Pronger’s eagerness to play on and over the edge is also important now as he polices the NHL.

“He’s been very, very successful,” deputy commissioner Bill Daly said. “He’s added a different insight, a different perspective, which has been very valuable to Stephane Quintal and his team. Does it surprise me? Not at all because he’s a smart guy, he’s thoughtful about the game.”

Four impressive numbers, by four impressive Hall of Famers

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3 — Different teams that Chris Pronger helped to the Stanley Cup Finals. He won it all with the 2007 Ducks; he lost in the finals with the 2006 Oilers and 2010 Flyers. In all three of those years, Pronger was new to the team. So he joins, they go to the finals. And yes, all three of those teams have struggled to replace him. The Oilers haven’t even been back to the playoffs since he left.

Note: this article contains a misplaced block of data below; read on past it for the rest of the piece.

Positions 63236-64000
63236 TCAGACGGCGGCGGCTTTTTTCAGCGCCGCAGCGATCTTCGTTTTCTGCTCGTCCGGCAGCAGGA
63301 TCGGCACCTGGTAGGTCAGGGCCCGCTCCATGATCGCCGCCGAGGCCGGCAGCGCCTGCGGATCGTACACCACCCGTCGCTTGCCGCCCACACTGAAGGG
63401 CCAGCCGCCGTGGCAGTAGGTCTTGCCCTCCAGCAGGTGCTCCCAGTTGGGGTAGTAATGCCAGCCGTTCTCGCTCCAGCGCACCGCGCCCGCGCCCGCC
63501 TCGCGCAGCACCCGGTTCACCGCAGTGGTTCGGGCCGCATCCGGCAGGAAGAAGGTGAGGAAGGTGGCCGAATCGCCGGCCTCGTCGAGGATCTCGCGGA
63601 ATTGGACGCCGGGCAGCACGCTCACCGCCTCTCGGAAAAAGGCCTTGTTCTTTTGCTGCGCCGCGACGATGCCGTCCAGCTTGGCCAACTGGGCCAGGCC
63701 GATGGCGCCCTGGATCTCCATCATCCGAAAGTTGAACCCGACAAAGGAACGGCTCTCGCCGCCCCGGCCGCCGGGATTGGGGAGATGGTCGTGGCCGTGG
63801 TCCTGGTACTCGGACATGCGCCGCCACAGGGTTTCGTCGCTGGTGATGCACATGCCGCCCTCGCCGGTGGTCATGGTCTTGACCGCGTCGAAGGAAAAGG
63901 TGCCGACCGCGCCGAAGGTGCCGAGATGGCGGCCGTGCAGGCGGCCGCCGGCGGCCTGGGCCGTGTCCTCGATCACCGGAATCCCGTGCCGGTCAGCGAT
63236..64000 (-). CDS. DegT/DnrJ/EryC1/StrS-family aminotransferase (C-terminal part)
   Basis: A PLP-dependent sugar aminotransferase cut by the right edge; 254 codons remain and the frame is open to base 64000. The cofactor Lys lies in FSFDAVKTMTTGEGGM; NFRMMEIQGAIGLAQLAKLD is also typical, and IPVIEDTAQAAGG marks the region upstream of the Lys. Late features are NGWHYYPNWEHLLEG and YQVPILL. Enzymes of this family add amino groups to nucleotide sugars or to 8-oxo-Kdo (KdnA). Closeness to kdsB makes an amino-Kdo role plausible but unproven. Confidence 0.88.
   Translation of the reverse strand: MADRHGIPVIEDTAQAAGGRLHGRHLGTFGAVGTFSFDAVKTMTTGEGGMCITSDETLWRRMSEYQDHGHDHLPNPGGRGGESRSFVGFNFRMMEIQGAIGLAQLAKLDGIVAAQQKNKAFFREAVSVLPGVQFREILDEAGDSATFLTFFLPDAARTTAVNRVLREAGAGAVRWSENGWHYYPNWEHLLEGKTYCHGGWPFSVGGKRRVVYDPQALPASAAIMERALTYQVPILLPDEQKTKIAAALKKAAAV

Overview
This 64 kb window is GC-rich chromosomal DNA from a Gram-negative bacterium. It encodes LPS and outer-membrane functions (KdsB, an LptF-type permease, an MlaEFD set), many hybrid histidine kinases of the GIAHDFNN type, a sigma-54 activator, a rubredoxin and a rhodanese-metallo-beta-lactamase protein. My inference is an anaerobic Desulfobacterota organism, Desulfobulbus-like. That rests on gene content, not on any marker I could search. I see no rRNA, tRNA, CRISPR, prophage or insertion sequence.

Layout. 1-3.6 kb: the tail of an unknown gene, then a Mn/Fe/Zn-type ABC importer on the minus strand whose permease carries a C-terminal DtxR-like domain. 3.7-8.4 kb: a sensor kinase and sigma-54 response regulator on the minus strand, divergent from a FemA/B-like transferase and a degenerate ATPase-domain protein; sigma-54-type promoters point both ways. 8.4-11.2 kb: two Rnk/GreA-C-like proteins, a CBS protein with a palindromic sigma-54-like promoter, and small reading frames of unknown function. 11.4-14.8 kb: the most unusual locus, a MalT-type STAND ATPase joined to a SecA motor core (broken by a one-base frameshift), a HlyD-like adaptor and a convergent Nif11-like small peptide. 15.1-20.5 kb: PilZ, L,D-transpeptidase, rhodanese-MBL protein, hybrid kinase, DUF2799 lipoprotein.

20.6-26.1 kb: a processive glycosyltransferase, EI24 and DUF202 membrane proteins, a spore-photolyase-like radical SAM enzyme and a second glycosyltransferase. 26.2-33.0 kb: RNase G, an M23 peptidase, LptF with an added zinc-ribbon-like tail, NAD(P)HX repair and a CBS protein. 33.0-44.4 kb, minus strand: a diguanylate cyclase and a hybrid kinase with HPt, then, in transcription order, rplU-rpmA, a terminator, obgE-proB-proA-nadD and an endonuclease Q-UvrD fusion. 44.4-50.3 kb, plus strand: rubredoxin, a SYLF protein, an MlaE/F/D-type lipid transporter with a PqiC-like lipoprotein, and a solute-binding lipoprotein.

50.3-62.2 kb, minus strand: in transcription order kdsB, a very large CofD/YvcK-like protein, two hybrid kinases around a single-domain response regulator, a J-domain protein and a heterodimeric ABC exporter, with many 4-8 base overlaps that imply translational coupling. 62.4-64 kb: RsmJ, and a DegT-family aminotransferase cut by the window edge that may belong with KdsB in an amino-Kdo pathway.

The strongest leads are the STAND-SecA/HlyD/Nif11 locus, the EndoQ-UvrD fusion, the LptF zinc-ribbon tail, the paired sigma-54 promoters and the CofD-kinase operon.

7 — Times Nicklas Lidstrom was awarded the Norris Trophy. If that doesn’t say “dominant defenseman of his generation,” nothing does. The only other defenseman to be recognized more was Bobby Orr, who won the Norris eight times. (Doug Harvey also won it seven times.)

2 — Times Sergei Fedorov won the Selke Trophy as the best defensive forward. Wayne Gretzky never won a Selke. Nor did Mario Lemieux. Sidney Crosby hasn’t won it. Neither has Alex Ovechkin. And as everyone knows, Fedorov was no defensive specialist. When he won his first Selke in 1994, he finished second to Gretzky in scoring. The Great One had 130 points; Fedorov had 10 fewer. But it was the two-way Fedorov who was awarded the Hart Trophy.

1,232 — Career points by Phil Housley. No American defenseman has come within 200 points of that total. Heck, only one American-born forward has more points than that: Mike Modano, with 1,374. Housley scored at least 60 points in each of his first 11 seasons, from 1982-1993. He nearly cracked 100 points in 92-93 with the Jets, falling only three points shy. Only three defenseman — Orr, Paul Coffey, and Brian Leetch — have ever had more assists in a single season than Housley had (79) that year.